In need of mental self-care? Try prayer.

Taking care of our mental well-being is important. And as a working mom of three young children discovered, starting the day with prayer opens the door to divine inspiration, wisdom, and peace – no matter what the day has in store for us.

Christian Science Perspective audio edition
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As we were waving goodbye to our kids at the bus stop one morning, my neighbor turned to me and said, “You always seem so calm and peaceful. Would you mind telling me what you are taking for that?”

I realized that she wanted to know which antidepressant I was taking to help me keep calm at that chaotic stage of life. It was a reasonable question; taking care of our mental well-being is important. A 2020 National Center for Health Statistics study showed that during the decade between 2009-10 and 2017-18, antidepressant use increased among women.

But as I explained to my friend, I wasn’t taking any medication. Instead, I’ve found daily prayer to be a tremendous help in maintaining mental poise and joy. For me, this prayer isn’t passive, but an intentional act of turning my thought toward God, and then listening to inspiration from this divine source of overflowing love, comfort, wisdom, and joy.

The Bible has much to say about turning our cares over to God, such as: “The Lord is at hand; do not be anxious about anything, but in everything by prayer and supplication with thanksgiving let your requests be made known to God” (Philippians 4:5, 6, English Standard Version). The nature of prayer in Christian Science isn’t just hoping for the best. It’s about listening for God’s wise and tender messages, which lift our thought away from the difficulties of our day and help us realize more tangibly the enduring peace that God establishes and maintains for all of us, His children.

When explaining to his students how to pray, Jesus told them to first “go into your room [and] close the door” (Matthew 6:6, New International Version). Or in other words, to quiet your thought and prepare yourself to listen, away from distractions. Then he says that when we pray this way, “your Father, who sees what is done in secret, will reward you.”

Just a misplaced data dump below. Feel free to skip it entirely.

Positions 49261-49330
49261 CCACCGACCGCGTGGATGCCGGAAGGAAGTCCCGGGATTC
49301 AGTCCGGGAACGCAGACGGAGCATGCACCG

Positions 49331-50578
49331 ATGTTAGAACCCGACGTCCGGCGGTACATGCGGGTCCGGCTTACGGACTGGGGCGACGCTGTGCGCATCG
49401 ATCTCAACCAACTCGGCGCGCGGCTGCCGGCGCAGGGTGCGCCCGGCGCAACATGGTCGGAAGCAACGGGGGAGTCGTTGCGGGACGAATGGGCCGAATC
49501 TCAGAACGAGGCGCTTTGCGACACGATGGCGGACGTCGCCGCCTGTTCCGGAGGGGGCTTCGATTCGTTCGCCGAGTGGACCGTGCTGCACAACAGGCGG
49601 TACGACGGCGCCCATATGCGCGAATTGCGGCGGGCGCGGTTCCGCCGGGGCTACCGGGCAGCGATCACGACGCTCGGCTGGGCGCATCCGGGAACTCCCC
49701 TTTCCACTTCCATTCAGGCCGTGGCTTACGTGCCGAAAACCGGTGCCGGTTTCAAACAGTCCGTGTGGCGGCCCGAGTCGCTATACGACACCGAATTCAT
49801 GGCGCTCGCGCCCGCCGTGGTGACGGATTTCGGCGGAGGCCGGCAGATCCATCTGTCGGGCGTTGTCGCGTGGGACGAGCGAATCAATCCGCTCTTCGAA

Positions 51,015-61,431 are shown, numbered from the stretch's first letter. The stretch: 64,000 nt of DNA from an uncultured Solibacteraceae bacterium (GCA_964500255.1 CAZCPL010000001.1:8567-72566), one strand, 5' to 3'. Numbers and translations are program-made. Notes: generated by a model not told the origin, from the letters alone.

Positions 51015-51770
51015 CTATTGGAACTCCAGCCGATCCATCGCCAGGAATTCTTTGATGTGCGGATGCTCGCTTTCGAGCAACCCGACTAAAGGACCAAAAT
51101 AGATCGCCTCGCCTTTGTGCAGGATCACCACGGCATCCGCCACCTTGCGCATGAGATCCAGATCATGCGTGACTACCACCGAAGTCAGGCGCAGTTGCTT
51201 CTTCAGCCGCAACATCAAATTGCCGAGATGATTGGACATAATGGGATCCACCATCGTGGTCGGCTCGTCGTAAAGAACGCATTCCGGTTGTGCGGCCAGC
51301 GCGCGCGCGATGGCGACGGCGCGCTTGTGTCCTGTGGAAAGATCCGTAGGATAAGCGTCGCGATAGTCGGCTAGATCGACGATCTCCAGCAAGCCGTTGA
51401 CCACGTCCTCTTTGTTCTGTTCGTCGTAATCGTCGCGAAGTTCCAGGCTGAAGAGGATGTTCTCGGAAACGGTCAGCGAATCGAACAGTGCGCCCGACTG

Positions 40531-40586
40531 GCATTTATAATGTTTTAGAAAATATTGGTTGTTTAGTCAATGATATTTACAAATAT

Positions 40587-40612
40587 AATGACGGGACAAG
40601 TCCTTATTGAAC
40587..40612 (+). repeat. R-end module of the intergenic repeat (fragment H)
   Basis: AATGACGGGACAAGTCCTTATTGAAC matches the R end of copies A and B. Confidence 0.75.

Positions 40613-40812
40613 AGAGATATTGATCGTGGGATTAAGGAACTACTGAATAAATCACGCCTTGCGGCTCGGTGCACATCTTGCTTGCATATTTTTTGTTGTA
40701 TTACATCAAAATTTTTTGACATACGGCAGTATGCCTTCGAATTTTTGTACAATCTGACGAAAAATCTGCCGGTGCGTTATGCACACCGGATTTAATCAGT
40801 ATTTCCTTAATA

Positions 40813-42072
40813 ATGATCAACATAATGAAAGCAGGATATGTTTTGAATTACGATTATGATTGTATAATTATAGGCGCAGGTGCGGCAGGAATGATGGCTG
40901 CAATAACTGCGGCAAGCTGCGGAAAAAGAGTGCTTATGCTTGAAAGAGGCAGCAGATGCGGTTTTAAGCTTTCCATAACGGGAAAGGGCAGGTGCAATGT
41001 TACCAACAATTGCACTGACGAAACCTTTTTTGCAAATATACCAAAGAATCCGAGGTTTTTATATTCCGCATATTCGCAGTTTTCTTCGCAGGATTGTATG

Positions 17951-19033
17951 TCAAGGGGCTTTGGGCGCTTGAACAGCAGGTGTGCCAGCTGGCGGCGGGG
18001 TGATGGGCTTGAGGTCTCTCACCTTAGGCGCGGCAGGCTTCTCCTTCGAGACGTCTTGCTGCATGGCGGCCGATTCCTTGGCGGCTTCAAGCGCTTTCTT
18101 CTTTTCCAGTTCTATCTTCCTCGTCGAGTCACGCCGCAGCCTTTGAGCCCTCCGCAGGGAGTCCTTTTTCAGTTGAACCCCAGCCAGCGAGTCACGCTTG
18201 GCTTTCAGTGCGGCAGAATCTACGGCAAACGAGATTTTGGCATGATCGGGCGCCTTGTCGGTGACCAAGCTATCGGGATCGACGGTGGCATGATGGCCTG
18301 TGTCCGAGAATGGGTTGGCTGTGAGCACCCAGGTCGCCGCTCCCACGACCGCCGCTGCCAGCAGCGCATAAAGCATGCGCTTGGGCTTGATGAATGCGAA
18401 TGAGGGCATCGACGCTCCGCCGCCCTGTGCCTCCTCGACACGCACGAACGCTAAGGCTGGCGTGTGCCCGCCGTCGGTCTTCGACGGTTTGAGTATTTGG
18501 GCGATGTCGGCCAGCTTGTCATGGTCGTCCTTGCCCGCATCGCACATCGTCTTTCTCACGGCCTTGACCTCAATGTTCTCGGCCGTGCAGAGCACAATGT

This “reward” is thoughts that originate from God, the all-knowing source of wisdom, that open our eyes to spiritual reality. In this mental closet of prayer, we begin to realize that joy, harmony, and stability are our birthright and can never truly be lost, even briefly. In turn, this inspires solutions that meet our needs in just the right way.

Such prayer is something we can turn to as a daily practice to get our day off on the right foot and bring a fuller calm and joy to our day. The goal of such prayer is unique: to increase our awareness of the goodness, joy, and harmony that are already ours, established for us by God.

As a working mom with three small children, I found that my mornings always started better when I woke up before everyone else (sometimes that was really early!) and took time to prepare my thought for the day. I would turn to God and acknowledge that this all-loving source of wisdom and goodness was right with me throughout the day and watching over each of us. My mornings also included reading the weekly Bible Lesson from the Christian Science Quarterly, which was established by Mary Baker Eddy, who also brought us The Christian Science Monitor. The ideas in those lessons really fed my thought with a more spiritual view of the day and of the tasks before me.

On the days when I took the time to do this, I could feel the difference. Rather than the day starting like a fire drill, I felt settled and steady, prepared to meet whatever the day had in store, and I just felt a peace pervading the household.

As I briefly touched on some of this with my friend, she was intrigued by this noninvasive and uplifting approach to mental health care and wanted to learn more about it. I was happy to share.

Through prayer, we learn to trust God as divine Life, Truth, and Love, a very palpable and reliable help. Even if the troubles we’re facing seem insurmountable, this is exactly where God comes in, because to God, who is infinite Mind, nothing is impossible (see Luke 1:37). When we turn expectantly, gratefully, to God, our thoughts and lives better reflect the divine peace that God has blessed us with. Anyone can benefit from daily, deliberate prayer to God, who is always there for us and never fails to help.

Some more great ideas! To read or share an article for teenagers on making progress in the midst of difficulties titled “What can I do when everything's falling apart?” please click through to the TeenConnect section of There is no paywall for this content.

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